Your pre-eleven plus child is now thinking about grammar school.
Something pops into your mind. You ask your eleven plus child the question:
“Have you learnt how to knot your tie without looking in the mirror?
(You have the feeling that boys and girls, in Year 7, at the local grammar school, need to wear ties. As a parent you sometimes may worry about the ability of your child to `fit in’.)
When you ask your child this question, you are really asking three questions:
1. Has your child solved the problem?
2. Has your child committed the steps to memory?
3. Can he or she actually perform the task?
If your child answers with a monosyllabic, and entirely unwarranted, `Yes’, then you can take the answer many ways.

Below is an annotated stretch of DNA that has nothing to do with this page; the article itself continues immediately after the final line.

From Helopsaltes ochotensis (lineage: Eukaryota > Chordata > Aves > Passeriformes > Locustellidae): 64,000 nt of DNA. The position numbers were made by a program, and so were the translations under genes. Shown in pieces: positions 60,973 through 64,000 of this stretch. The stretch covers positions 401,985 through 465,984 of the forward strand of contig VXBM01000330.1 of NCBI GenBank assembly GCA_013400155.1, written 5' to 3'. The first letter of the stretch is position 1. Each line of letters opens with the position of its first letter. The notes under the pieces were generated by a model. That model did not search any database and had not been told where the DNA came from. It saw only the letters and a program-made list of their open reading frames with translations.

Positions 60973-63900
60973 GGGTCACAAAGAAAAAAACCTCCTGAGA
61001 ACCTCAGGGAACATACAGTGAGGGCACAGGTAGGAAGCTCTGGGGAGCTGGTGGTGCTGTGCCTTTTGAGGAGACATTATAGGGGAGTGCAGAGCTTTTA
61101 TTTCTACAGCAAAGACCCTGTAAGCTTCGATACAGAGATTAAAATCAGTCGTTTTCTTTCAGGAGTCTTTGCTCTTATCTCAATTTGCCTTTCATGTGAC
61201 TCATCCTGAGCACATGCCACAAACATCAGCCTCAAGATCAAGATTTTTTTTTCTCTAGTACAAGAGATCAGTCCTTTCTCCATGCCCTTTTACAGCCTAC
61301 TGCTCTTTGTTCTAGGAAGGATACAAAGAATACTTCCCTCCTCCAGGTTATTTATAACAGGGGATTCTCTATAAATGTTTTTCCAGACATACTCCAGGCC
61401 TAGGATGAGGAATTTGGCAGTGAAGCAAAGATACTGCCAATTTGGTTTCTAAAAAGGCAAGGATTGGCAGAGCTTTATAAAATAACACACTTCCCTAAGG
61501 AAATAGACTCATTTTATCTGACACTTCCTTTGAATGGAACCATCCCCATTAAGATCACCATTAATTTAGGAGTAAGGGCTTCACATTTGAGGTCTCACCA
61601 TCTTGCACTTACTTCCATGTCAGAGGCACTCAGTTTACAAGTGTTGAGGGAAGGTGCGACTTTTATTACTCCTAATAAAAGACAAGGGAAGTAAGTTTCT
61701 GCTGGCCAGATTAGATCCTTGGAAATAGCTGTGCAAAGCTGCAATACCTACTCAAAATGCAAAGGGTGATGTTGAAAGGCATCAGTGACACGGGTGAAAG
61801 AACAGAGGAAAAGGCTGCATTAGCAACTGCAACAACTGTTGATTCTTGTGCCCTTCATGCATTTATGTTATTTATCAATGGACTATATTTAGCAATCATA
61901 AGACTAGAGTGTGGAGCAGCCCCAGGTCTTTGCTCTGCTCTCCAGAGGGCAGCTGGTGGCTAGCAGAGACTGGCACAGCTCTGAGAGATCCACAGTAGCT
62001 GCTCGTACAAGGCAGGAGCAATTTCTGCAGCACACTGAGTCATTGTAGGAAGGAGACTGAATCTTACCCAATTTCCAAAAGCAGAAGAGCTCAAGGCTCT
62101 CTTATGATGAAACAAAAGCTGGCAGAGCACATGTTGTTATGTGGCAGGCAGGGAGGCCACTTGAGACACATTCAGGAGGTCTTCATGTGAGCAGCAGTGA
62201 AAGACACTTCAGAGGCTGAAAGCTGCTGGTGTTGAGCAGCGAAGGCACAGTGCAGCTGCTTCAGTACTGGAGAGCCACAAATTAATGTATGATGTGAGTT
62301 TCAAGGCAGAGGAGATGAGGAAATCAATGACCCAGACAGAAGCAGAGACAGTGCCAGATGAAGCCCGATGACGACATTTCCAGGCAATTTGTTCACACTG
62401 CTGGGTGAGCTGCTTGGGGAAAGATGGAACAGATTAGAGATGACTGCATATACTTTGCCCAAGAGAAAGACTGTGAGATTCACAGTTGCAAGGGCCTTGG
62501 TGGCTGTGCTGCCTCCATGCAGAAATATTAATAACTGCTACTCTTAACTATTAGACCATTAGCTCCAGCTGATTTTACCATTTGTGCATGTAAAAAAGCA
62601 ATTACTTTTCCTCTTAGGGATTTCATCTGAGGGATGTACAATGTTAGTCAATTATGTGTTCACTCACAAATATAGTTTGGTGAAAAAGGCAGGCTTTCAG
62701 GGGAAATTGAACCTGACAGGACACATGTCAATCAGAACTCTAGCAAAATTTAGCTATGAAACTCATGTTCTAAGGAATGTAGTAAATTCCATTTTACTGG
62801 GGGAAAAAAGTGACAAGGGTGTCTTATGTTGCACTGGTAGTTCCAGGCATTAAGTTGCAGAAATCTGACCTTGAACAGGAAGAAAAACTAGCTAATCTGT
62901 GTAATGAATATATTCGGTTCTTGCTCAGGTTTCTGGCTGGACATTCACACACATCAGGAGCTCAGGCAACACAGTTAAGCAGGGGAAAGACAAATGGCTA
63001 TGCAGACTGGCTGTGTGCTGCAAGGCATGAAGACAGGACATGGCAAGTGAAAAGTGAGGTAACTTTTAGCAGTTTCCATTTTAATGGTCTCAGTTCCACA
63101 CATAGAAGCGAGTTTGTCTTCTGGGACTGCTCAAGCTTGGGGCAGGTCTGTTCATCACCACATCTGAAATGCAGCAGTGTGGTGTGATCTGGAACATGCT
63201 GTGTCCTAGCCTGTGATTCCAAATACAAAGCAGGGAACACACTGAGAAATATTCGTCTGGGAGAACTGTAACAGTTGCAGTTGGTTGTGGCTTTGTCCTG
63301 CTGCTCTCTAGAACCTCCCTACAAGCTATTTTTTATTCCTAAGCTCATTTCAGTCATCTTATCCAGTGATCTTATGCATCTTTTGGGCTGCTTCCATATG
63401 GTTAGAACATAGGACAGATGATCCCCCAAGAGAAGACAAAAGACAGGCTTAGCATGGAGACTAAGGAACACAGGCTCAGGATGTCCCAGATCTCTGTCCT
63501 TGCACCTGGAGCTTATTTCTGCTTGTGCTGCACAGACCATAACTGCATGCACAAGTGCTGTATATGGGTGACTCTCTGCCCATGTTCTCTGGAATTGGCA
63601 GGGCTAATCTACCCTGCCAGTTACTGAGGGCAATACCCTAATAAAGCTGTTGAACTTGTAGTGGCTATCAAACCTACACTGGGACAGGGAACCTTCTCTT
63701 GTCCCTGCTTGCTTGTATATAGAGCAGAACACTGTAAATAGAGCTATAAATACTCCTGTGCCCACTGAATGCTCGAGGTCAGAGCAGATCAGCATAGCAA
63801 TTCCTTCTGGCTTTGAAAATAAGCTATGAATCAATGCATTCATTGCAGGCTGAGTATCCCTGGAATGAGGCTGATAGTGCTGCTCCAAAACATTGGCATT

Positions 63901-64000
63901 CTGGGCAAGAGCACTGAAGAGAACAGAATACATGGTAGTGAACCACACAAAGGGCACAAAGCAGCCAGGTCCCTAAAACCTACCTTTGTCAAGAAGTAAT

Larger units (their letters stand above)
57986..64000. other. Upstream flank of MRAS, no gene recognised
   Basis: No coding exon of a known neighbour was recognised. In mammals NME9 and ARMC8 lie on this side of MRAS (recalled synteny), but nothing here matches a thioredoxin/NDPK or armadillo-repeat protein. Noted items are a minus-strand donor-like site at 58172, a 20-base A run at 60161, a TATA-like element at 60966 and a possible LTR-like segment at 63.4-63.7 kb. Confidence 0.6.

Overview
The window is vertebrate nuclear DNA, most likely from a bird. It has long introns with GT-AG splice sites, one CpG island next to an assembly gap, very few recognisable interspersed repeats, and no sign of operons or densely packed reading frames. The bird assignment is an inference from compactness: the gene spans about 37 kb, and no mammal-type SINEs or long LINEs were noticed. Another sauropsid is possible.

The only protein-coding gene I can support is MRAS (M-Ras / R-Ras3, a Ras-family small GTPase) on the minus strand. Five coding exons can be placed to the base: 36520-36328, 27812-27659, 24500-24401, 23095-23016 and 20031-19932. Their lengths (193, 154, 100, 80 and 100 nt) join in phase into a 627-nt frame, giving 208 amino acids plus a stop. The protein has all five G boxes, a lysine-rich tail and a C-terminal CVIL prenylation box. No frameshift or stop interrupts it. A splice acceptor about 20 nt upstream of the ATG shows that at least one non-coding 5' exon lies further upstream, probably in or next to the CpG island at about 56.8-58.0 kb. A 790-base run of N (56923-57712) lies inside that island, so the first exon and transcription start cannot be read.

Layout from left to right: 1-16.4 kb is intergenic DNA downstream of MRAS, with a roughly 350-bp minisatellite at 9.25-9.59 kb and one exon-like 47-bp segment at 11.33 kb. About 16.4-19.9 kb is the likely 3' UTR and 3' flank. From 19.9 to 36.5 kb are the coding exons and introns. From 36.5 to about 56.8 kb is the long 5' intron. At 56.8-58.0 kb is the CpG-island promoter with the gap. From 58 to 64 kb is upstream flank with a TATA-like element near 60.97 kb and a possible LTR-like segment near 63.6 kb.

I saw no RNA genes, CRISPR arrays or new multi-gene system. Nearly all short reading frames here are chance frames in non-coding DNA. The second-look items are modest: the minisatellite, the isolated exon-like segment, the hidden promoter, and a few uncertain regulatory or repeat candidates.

(You could, as a last resort, ask for more detail on any of the points.)
“Yes, I have solved the problem. I can tie my tie.
“Yes, I can remember how to tie my tie.
“Yes, I can tie my tie? Would you like me to demonstrate it?”
We can take this a little bit further.
“How you completed your eleven plus task today?”
“Yes I have.”
“Yes I have done the verbal reasoning task – but nothing else.”
“Yes I did finish the whole paper in just fifty minutes. I am pleased with my mark as it was higher than yesterday,”
Parents may, sometimes, have to read a lot into the responses of their eleven plus candidate.